A close-up of behind the bar showcases the rich wood, authentic finishes and attention to detail. "I can’t count how many times I’ve been told 'Nobody is going to notice that, Kevin!'" Kevin begins, "I do it anyway, because if I can get lost in it, someone else can, too!"
Pictured in the newly finished space is Lead Designer Kevin Landwehr, standing proudly beside the bar.
Kevin made most of the lights by hand, something he does often on projects. These, in particular, were a lot of fun for Kevin to make. "I imagined people working in large industrial spaces with very high ceilings would have reason to hang lights with lengthy cords, to get lights where they need them," he says. Lots of odd labeling and asymmetry add character.
After the team drew out the plan, Devin fleshed out the concepts in SketchUp. "We use digital tools as a framework," Kevin explains, "but then react to color and shape in real time -- inventing, fabricating and having a lot of hands-on fun with each opportunity."
This picture shows a digital rendering of the bar as it was being planned out. Despite the project taking a bit longer than anyone anticipated, the result and reality of the finished product blew everyone away. "Creating immersive, story-esque moments that feel real requires burying the existence of anything computer-derived beneath organic, timeworn detail," Kevin urges.
This photo depicts the work in progress. "My wife would kill me if she knew all of the ways we risked our lives just to polish this or patina that," Kevin jokes, "Here I am rusting our custom piping, which carries our beer lines into the tap system."
The result of the backbreaking work. "For those consulting the Internet these days, we know beauty and trend[s] can be found everywhere," Kevin begins, "I'm looking for something better than beauty; something much harder to find! I want that rare, surprising encounter that somehow pauses time. I want to discover a mystery, and pick through its charms."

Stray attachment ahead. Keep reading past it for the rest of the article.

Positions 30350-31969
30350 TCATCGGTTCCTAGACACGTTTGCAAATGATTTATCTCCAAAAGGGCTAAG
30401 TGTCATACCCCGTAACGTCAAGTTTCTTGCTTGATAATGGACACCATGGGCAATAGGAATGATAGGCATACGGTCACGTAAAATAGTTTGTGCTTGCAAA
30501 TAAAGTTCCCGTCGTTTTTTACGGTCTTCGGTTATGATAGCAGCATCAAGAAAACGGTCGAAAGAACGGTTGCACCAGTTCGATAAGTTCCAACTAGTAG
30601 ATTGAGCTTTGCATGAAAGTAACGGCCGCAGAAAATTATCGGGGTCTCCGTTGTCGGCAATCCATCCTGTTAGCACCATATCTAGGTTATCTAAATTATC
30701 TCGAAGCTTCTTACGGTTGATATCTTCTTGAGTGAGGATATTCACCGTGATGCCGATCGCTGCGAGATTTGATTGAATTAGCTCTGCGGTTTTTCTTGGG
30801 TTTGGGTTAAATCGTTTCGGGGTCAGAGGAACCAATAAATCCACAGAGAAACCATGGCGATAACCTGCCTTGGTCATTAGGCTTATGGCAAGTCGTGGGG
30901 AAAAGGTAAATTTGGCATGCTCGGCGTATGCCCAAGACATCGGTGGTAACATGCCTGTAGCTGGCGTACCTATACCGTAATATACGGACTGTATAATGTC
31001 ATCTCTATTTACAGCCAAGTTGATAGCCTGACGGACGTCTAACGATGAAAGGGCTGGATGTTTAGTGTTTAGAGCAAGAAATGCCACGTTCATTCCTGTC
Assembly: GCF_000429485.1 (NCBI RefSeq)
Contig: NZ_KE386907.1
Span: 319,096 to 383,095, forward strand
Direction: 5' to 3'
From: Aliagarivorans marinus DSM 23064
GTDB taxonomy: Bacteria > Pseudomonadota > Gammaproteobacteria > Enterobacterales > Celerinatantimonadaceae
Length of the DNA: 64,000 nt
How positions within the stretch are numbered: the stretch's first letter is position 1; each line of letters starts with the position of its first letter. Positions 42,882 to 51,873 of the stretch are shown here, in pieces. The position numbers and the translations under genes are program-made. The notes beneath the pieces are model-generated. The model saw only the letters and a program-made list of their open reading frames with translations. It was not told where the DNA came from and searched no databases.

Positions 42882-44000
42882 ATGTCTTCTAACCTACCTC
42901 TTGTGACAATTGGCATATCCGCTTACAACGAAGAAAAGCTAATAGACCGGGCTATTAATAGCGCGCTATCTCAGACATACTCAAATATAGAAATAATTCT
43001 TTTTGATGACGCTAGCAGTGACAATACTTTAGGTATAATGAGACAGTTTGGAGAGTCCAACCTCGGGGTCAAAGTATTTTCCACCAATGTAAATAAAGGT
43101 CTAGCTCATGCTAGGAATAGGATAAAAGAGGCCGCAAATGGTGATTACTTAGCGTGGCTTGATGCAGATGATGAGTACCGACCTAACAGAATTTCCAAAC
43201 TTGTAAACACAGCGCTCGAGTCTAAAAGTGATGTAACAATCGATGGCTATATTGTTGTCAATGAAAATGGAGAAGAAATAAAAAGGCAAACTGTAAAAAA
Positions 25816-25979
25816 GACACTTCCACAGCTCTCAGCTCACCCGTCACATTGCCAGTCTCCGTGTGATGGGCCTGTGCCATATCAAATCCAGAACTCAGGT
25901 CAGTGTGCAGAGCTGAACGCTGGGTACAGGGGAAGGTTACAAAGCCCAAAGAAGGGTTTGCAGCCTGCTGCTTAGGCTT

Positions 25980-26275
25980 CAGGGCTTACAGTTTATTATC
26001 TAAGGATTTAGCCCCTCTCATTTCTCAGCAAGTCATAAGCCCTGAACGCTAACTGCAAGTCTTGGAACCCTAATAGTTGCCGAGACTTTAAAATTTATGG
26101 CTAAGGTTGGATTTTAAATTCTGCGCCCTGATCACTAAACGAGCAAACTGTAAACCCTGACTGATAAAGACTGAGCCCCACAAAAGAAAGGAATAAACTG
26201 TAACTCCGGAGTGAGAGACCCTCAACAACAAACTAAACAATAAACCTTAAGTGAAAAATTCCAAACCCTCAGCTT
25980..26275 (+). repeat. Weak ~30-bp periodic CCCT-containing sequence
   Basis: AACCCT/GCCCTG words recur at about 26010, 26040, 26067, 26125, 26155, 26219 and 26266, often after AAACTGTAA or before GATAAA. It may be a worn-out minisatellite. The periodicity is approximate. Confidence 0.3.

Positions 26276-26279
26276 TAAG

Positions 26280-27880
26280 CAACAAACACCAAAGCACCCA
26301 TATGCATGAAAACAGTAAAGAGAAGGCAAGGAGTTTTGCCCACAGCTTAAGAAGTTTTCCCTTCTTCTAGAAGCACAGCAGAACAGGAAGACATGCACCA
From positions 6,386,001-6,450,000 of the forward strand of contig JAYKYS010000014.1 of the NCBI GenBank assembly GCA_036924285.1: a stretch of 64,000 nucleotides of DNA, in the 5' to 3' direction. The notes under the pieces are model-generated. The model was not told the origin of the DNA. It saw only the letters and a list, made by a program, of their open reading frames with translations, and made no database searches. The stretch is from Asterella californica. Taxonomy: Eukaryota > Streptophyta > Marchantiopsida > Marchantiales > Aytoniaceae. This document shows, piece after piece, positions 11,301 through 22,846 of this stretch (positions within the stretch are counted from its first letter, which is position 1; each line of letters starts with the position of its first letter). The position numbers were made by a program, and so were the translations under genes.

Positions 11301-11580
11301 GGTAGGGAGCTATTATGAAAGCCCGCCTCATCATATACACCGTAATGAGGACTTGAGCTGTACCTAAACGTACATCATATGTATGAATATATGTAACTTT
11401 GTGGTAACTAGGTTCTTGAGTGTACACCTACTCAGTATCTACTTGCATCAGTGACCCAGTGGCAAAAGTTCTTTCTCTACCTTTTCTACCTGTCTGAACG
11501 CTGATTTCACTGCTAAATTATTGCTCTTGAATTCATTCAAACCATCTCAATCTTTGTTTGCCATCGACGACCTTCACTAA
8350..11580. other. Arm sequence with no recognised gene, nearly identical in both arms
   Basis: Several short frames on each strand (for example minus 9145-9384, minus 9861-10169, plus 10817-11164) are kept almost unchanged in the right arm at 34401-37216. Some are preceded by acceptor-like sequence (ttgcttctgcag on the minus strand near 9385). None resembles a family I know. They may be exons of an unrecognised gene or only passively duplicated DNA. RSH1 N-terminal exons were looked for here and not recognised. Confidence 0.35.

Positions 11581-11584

An old fire door that they found from elsewhere in the building separates the main dining room from the bar's large loading dock, which doubles as an indoor beer garden and private event space. To the right, a little side bar lets customers eat and look out onto the loading bay.
For many years, wallpapering technique involved laying down newspaper to ensure a flat surface, and to help tell the story of the space, Kevin salvaged 1930s San Francisco newspapers and had them protrude from beneath the decrepit wallpaper to nod at history. "The pages feature Einstein as a 'German savant' still unknown in America," Kevin says, "articles noting the end of Prohibition and grocery store dailies advertising bacon for ¢0.12. Everything's hopeful in this moment; there's no talk of war, meats are cheap, the depression is over and booze is legal again."
The result of all the tedious wallpaper work in the dining room. Much of this room revolves around what Kevin calls “ghosts,” inspired by the absence of things. "The marks on the wall where a frame once hung, missing paint on a column where a wall once stood, a curious second-floor door that nobody can enter." This space is directly to the left of the bar.
"After brainstorming over possible clever tap handles, we agreed that clever tap handles have seen their day already," Kevin says, "If everyone's clever, nobody is, right?" The team decided they'd just make them really nice -- something hard enough to make that nobody could copy it. Devin made the craft beer tap handles out of mahogany and brass, and Kevin designed an eye-catching tight grouping of mixed handles that pour wine, sherry and vermouths (pictured).
A piece of glass perched on an antique table saw serves as a menu as you enter the bar.
Filtered, carbonated water from the Hetch Hetchy reservoir is free on tap and self-serve, and like many details in the space, was an opportunity for Kevin and Devin to create a very special moment. They used an old San Francisco water-main manhole cover to communicate the function.
This is the food counter which, again, boasts a clean and elegant island in a sea of glorious decay. In the foreground are three large communal tables. The first one was a vintage find at Big Daddy Antiques, and they modeled the other two from it. "I originally studied to be an abstract painter, and those skills benefit me every day," Kevin says, "When I get in front of a big wall I plunge in with color and texture." Beyond the communal tables is the kitchen. Bright lights from within break through the steel-plated wall flooding the hallway.
Some of the food offerings guests can enjoy while they wait for their meals, or sip a cocktail.
Whiskey, sherry and wine barrels with Magnolia beer are stacked high and strung with lights.
The view from within the loading dock towards the bar. Bay windows are a popular feature of many San Francisco Victorians, and the team thought it would be a great twist to build one into this mammoth steel wall. "This is something you would simply never see, and yet it feels familiar and right," Kevin says.
Peeking through the window wall into the bar.
This is a gigantic walk-in fridge which they disguised with hundreds of sticks of lath. This photo shows the work in progress.
And voila! The finished product may be new, but still looks old thanks to their authentic approach to everything they did. "All paint had to be applied with a brush since rollers didn't exist, and all sealant had to be oil or wax since urethanes hadn't yet been developed," Kevin says of the space.